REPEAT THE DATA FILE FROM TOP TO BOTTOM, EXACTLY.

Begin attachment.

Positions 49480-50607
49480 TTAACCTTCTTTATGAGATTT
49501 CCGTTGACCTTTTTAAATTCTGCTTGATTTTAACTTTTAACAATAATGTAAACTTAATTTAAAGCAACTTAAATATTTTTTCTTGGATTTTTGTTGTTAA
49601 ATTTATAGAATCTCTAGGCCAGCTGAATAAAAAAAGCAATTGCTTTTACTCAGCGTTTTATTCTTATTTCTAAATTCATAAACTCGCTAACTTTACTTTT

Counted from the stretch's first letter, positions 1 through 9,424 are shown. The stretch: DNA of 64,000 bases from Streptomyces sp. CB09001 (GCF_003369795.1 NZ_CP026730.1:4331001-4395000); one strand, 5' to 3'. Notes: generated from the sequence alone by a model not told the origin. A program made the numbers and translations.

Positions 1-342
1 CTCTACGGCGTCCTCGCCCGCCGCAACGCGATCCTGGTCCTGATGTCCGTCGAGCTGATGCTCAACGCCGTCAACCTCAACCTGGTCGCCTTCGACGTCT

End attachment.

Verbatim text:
Positions 49480-50607
49480 TTAACCTTCTTTATGAGATTT
49501 CCGTTGACCTTTTTAAATTCTGCTTGATTTTAACTTTTAACAATAATGTAAACTTAATTTAAAGCAACTTAAATATTTTTTCTTGGATTTTTGTTGTTAA
49601 ATTTATAGAATCTCTAGGCCAGCTGAATAAAAAAAGCAATTGCTTTTACTCAGCGTTTTATTCTTATTTCTAAATTCATAAACTCGCTAACTTTACTTTT

Counted from the stretch's first letter, positions 1 through 9,424 are shown. The stretch: DNA of 64,000 bases from Streptomyces sp. CB09001 (GCF_003369795.1 NZ_CP026730.1:4331001-4395000); one strand, 5' to 3'. Notes: generated from the sequence alone by a model not told the origin. A program made the numbers and translations.

Positions 1-342
1 CTCTACGGCGTCCTCGCCCGCCGCAACGCGATCCTGGTCCTGATGTCCGTCGAGCTGATGCTCAACGCCGTCAACCTCAACCTGGTCGCCTTCGACGTCT